Kenyans join World to celebrates World Day against Child Labour

Written By: Halligan Agade
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A report by the United Nations indicates there are 152 million children in child labour as at now even as the World celebrated the World Day against Child Labour.

The 2017 report by the United States department of labor Bureau of International Labor Affairs however indicated that Kenya has made moderate advancement in efforts to eliminate the worst forms of child labor.

It is on this basis that the Young Women Campaign Against Aids-YWCAA in collaboration with Gender Based Violence advocates in Mukuru slums held a sensitization event at Kano Grounds, Mukuru Kayaba Nairobi.

According to YWCAA Kenya must deal with those involved in child labour by first eliminating violence against women and promoting a violent free environment for vulnerable women, youth and children.

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Lynette Kitui a crusader against sexual gender based violence from Starehe Sub County said child labor and sexual violence are intertwined and it is upon parents to protect their children and be at the forefront in reporting cases of defilement especially among the children. This coming even as records from Mater Hospital indicates that 64 cases of child defilement were noted down.

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Nairobi South Assistant Chief George Mose blames some parents saying they have been a source of violence to their own children especially in the slums.

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“There are important documents like birth certificates for our children; we are doing them disservice as parents when we deny them an opportunity to acquire them while young hence expose them to child labour because nobody knows their age.” He added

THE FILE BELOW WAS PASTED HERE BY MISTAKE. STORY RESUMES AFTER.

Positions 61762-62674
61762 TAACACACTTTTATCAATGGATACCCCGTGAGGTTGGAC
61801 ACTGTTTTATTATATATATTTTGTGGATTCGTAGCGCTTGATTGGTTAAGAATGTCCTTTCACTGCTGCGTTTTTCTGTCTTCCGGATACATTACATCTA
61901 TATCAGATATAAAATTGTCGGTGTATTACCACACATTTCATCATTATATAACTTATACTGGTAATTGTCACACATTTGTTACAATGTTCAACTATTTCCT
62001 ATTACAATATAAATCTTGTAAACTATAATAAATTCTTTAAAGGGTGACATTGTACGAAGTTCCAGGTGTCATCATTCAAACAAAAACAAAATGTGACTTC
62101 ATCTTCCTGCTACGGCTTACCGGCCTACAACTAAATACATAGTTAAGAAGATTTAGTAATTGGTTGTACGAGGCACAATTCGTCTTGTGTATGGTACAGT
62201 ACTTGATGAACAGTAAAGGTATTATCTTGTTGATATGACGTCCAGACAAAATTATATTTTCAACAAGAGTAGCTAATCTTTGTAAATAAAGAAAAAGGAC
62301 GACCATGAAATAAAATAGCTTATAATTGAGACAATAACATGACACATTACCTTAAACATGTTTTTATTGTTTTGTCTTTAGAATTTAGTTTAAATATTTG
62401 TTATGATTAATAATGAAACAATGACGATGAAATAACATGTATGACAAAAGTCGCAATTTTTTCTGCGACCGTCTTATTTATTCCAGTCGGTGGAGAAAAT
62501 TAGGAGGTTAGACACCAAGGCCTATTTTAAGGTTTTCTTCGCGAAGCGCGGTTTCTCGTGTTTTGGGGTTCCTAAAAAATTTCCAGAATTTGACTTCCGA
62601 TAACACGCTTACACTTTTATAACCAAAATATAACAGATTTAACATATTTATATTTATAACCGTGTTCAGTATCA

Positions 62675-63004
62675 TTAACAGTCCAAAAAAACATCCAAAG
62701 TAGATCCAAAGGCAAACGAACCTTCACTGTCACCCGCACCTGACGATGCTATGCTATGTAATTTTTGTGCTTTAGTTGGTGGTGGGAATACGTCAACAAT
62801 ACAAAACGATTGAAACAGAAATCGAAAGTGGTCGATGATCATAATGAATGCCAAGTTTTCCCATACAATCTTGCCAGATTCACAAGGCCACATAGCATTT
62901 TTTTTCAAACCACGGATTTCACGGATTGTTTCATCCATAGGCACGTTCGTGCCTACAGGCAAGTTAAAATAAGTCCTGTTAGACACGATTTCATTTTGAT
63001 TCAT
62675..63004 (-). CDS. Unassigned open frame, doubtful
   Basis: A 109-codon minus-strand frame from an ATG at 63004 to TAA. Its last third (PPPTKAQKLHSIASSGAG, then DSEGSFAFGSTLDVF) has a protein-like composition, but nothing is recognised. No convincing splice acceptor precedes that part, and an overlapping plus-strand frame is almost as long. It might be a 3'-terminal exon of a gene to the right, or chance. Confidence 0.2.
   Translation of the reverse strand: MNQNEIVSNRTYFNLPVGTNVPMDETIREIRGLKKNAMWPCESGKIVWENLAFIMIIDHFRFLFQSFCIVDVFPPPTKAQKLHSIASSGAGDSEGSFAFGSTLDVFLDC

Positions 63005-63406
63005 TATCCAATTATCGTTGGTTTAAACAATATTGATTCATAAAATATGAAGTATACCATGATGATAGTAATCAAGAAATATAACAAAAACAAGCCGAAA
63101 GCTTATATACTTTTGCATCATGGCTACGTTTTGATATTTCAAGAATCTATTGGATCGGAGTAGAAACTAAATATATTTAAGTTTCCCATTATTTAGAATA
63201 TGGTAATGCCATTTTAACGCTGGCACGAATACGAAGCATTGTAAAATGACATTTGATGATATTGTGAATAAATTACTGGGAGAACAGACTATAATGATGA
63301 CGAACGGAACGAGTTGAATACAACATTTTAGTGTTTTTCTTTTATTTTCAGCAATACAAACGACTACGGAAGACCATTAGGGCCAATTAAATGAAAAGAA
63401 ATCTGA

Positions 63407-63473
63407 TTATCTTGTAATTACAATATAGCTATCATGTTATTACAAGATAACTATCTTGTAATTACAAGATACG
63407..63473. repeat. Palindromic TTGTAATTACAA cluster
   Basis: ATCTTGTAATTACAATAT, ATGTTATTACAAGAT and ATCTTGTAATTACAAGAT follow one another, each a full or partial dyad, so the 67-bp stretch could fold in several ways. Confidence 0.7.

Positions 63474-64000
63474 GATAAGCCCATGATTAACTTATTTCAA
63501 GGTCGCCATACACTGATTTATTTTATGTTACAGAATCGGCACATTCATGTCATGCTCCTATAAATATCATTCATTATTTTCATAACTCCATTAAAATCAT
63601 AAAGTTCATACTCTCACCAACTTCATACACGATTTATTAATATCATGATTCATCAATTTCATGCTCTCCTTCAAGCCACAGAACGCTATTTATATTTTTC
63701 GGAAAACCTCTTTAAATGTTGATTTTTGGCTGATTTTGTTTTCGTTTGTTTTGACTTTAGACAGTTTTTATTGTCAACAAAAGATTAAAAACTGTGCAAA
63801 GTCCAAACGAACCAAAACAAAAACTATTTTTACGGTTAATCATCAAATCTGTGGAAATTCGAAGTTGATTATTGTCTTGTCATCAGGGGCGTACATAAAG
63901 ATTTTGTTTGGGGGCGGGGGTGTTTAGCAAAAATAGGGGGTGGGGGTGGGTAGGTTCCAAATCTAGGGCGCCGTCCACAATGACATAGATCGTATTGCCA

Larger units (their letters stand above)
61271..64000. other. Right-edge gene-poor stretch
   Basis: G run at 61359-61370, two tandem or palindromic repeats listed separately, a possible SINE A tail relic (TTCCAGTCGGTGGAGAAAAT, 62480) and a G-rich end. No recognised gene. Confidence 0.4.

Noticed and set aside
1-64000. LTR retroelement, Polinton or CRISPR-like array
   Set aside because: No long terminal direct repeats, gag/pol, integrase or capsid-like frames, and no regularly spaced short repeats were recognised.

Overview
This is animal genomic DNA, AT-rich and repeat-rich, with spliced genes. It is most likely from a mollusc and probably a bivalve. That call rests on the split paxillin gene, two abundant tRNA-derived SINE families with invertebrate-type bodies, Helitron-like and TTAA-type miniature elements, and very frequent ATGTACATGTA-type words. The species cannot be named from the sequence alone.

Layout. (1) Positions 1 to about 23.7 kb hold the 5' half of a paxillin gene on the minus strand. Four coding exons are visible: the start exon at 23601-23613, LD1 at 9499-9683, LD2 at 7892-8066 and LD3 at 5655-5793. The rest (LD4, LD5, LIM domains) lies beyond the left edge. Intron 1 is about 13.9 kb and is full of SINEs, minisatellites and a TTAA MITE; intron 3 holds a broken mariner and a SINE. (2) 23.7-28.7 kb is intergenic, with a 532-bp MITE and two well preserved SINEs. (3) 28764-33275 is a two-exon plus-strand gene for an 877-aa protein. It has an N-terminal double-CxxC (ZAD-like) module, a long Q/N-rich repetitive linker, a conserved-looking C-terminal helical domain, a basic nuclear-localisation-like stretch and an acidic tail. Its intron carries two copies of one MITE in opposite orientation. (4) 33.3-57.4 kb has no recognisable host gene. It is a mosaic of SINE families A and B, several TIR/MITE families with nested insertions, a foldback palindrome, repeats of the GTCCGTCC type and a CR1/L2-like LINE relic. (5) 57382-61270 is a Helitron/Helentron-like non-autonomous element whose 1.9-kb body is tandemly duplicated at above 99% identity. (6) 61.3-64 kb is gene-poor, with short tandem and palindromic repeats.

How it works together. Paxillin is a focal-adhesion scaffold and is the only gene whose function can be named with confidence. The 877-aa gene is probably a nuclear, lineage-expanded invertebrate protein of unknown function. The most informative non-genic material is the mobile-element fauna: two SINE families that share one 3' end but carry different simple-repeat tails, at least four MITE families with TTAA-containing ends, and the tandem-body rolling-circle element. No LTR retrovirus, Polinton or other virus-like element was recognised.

He also urged parents not to expose their children to dangers for instance electric cookers, water heaters among others.

In the recent past the Government has so far established additional Child Protection Centers to provide housing, counseling, and reintegration services to rescued child laborers. This is in addition to free secondary education for all the children.

The International Labour Organization (ILO) launched the World Day Against Child Labour in 2002 to focus attention on the global extent of child labour and the action and efforts needed to eliminate it.

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Each year on 12 June, the World Day brings together governments, employers and workers organizations, civil society, as well as millions of people from around the world to highlight the plight of child labourers and what can be done to help them.

The Sustainable Development Goals (SDGs), adopted by world leaders in 2015, include a renewed global commitment to ending child labour. This year’s World theme was “Children shouldn’t work in fields, but on dreams”.

 

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